I've taken my 30-year old Stiletto around the Delmarva 3 times, and it is far more...
Originally Posted by BubbleheadMd
I wasn't sure where to put this...it could have been more appropriate in the "Boat reviews"
I've read of quite a few folks sailing 20, and 30+ boats with no problems and then I see critical sounding posts saying "You want to sail a 30 year-old boat where?" I'm certain that maintenance and generally how hard you sail have a lot to do with total lifespan, but what factors come into play when asking "is this boat just too old?"
My Coronado 25 was built in '69 so it's 40 years old, pushing 41. I've looked and looked and looked and it seems to be in good shape. I've poked and scratched and can't find any soft spots, only minimal cracking in the gel coat.
The worst thing I can say about it is that the wiring was a mess, but I've fixed nearly all of it, the teak and accomodations need refinishing and the thru-hulls were done in the old "wooden doughnut" method and they look kind of old.
I don't plan on blue-water sailing this boat, maybe one day I'll poke my head out of the mouth of the Chesapeake Bay for a quick look, but that's about it.
I guess what I'm asking is what does time do to weaken a boat, that is unseen, that I should be concerned about? How can I tell how strong the boat is? Does the hull simply experience fatigue? The standing rigging has been replaced, but it's the original mast. Should I worry?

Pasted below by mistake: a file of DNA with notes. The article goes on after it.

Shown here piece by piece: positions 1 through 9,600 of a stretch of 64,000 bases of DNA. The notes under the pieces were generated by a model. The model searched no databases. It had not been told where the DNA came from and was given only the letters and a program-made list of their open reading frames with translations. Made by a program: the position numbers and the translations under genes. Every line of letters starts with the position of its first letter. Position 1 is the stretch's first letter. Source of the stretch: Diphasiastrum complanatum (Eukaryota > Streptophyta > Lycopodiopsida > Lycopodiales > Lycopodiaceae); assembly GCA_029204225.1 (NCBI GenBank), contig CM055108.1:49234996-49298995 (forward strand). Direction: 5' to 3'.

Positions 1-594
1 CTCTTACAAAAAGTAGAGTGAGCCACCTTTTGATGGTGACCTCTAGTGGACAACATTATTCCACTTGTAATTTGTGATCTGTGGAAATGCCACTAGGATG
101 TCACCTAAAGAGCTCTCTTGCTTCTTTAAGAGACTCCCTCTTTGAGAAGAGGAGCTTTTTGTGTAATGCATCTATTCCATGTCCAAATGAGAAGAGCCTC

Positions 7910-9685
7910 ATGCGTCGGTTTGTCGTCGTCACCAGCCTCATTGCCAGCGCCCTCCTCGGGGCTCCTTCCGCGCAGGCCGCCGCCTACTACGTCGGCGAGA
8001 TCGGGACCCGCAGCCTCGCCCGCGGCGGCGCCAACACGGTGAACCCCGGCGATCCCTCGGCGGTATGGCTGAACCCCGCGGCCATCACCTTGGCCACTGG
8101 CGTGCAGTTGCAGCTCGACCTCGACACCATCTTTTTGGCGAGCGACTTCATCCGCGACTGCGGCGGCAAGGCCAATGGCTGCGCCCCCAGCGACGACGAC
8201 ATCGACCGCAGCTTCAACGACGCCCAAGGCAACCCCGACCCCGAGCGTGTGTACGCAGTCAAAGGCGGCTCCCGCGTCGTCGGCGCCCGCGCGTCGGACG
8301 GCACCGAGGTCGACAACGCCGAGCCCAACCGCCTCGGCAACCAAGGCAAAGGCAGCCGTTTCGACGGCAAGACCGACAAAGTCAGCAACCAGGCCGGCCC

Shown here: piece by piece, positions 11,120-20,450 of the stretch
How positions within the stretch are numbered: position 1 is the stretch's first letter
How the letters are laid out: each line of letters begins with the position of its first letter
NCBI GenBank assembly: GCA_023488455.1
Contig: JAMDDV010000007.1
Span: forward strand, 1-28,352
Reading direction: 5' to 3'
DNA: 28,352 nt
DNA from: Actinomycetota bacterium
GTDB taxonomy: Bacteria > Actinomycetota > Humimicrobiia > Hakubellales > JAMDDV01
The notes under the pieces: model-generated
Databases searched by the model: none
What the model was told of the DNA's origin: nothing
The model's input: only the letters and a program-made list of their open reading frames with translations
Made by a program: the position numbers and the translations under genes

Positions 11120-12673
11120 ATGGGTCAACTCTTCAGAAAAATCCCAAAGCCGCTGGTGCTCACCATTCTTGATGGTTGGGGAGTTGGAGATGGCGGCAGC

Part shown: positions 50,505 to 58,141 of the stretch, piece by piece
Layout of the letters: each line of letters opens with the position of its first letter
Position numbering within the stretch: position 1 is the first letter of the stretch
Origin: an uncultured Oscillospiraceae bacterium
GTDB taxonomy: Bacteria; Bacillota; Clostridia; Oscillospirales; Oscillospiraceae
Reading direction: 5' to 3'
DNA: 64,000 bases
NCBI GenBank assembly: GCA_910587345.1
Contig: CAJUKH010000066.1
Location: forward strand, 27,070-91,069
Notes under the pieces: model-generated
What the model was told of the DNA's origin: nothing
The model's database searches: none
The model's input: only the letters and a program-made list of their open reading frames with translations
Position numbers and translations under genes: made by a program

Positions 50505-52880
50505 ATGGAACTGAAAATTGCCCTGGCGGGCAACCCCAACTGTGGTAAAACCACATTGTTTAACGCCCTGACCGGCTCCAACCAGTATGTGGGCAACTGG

I hope I'm making sense here, thanks.
... fragile than yours, I think. Perhaps not - it has very conservative mast rigging at least, but at 27' and 1200 pounds, it is a go-fast machine. I think I posted some of this on my blog, below. Sail to Chincoteague - you'll love it.
As long as you have kept after it, just watch the weather!
You got a lot of good responses. If it hasn't blistered by now, I think it is safe to say you have a good one.
(when asked how he reached the starting holds on a difficult rock climbing problem that clearly favored taller climbers - he was perhaps 5'5")
"Well, I just climb up to them."
by Joe Brown, English rock climber
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